Mass flow meters operating according to the Coriolis principle, which have only one straight Coriolis measuring tube, have considerable advantages as compared with those mass flow meters which have either two straight Coriolis measuring tubes or one loop-shaped Coriolis measuring tube. The advantage as compared with mass flow meters with two straight Coriolis measuring tubes in particular is to be seen in the fact that flow separators or flow combiners, which are required in the case of mass flow meters with two Coriolis measuring tubes, are not needed. The advantage as compared with flow meters with one loop-shaped Coriolis measuring tube, or with two loop-shaped Coriolis measuring tubes, in particular is to be seen in the fact that a straight Coriolis measuring tube is easier to produce than a loop-shaped Coriolis measuring tube, that the pressure drop in the case of a straight Coriolis measuring tube is less than in the case of a loop-shaped Coriolis measuring tube, and that a straight Coriolis measuring tube can be cleaned better than a loop-shaped Coriolis measuring tube.

However, mass flow meters which operate according to the Coriolis principle and have one straight Coriolis measuring tube, also have a physically, or mechanically, predetermined disadvantage (cf. European Offenlegungsschrift 0 521 439).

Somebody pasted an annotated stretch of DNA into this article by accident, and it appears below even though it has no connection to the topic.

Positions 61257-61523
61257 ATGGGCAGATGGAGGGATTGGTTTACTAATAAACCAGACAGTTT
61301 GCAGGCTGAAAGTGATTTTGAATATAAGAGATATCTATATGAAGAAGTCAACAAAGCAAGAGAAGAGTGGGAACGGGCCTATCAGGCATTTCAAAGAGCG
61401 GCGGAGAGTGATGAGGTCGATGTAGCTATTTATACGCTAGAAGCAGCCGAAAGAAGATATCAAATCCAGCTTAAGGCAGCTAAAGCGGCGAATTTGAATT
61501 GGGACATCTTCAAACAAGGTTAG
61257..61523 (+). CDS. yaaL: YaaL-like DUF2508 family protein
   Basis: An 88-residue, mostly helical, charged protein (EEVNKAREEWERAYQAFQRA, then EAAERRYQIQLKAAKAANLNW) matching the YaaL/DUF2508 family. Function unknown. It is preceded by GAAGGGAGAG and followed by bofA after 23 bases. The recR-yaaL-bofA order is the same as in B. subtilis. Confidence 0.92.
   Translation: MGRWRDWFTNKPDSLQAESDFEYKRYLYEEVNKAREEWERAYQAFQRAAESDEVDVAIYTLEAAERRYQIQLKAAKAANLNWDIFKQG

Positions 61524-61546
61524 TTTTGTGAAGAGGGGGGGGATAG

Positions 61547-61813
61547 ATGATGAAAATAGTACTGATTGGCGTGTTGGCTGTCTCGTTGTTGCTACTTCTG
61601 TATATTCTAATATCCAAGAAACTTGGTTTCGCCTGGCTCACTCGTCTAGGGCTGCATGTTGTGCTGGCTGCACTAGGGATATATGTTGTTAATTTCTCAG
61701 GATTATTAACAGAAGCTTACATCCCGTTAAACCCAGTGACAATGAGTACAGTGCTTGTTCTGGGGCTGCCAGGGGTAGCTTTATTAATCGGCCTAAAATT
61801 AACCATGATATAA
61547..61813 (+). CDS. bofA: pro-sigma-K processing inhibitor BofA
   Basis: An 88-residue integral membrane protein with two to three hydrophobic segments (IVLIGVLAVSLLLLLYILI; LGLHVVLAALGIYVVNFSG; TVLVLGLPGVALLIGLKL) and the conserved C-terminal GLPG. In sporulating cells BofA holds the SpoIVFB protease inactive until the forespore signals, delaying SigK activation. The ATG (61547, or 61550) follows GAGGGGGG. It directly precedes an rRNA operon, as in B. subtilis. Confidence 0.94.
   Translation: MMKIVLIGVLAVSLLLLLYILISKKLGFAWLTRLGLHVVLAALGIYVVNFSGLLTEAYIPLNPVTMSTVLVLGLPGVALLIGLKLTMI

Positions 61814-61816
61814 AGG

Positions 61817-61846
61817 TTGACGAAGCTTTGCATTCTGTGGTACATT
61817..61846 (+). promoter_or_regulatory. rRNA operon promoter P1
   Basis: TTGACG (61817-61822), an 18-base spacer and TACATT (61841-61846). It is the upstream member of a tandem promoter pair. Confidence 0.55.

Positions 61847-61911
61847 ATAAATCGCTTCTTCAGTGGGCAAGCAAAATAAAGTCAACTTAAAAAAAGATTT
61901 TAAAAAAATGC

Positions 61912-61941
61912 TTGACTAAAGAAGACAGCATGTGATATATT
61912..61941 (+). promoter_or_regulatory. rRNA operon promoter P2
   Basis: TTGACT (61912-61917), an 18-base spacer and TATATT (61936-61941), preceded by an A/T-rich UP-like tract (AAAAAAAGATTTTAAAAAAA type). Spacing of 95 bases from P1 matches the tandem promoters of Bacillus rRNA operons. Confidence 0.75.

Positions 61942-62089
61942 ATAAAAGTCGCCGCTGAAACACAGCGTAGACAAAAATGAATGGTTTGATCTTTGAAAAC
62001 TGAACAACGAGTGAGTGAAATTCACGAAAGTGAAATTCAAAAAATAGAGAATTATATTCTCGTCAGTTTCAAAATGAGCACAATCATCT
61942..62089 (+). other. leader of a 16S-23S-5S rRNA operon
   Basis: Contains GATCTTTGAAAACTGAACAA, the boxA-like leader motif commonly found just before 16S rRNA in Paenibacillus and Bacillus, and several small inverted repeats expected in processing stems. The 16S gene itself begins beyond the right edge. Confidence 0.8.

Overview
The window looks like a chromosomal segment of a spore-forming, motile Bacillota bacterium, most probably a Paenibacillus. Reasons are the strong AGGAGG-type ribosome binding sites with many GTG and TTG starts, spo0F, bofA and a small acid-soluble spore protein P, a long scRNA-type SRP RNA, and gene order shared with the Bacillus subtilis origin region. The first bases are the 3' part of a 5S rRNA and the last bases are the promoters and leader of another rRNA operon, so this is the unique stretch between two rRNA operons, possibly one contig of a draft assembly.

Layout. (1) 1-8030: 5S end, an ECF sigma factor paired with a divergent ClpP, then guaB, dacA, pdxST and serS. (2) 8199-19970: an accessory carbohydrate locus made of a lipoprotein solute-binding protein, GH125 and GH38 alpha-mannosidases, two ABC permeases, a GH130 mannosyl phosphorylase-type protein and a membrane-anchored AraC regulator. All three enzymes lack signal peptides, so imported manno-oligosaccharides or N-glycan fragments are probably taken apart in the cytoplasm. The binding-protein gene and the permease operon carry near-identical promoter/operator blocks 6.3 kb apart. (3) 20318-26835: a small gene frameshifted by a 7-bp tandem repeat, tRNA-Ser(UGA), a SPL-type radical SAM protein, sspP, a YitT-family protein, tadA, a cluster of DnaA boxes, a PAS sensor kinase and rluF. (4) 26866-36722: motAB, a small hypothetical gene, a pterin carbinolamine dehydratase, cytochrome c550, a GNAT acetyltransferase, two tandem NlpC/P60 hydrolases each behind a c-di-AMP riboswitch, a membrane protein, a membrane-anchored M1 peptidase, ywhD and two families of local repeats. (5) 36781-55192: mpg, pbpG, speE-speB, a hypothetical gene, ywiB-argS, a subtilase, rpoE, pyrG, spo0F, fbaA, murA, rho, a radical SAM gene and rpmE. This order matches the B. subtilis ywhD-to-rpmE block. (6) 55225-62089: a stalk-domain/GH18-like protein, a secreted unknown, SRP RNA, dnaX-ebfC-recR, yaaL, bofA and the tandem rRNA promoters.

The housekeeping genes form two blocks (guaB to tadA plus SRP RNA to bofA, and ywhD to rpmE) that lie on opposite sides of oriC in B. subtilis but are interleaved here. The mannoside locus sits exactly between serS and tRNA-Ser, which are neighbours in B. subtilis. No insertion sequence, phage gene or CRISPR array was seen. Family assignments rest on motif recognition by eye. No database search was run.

Mass flow meters operating according to the Coriolis principle require that the Coriolis measuring tube be put into oscillation by means of at least one oscillation generator; the Coriolis forces, or the Coriolis oscillations, do indeed result from the fact that the Coriolis measuring tube oscillates and from the flowing of mass through the Coriolis measuring tube.

In the case of mass flow meters with two straight Coriolis measuring tubes, or with one loop-shaped Coriolis measuring tube, or with two loop-shaped Coriolis measuring tubes, the Coriolis measuring tubes, or the parts of the loop-shaped Coriolis measuring tubes causing oscillation, are designed identically and located and excited into oscillation so that they oscillate opposite one another. This has the positive consequence that the oscillating system as a whole is not acting as such outwards. The position of the center of mass remains constant and forces which appear are compensated. Consequently, no oscillations are introduced into the pipeline system in which this mass flow meter is installed, and oscillations of the pipeline system do not influence the measurement result.

In the case of mass flow meters operating according to the Coriolis principle, which have only one straight Coriolis measuring tube, the positive consequence of Coriolis measuring tubes oscillating opposite one another, explained above, naturally does not occur. The center of mass does not remain constant and forces which appear are not compensated. The consequence of this is, on the one hand, that oscillations are transferred into the pipeline system in which a mass flow meter is installed, and on the other hand, that oscillations of the pipeline system can also influence the measurement result.

SUMMARY OF THE INVENTION

The object of the invention now is to provide a mass flow meter operating according to the Coriolis principle, in the case of which the problem, previously discussed in detail, which results from the fact that the mass flow meter has only one straight Coriolis measuring tube, is of less consequence.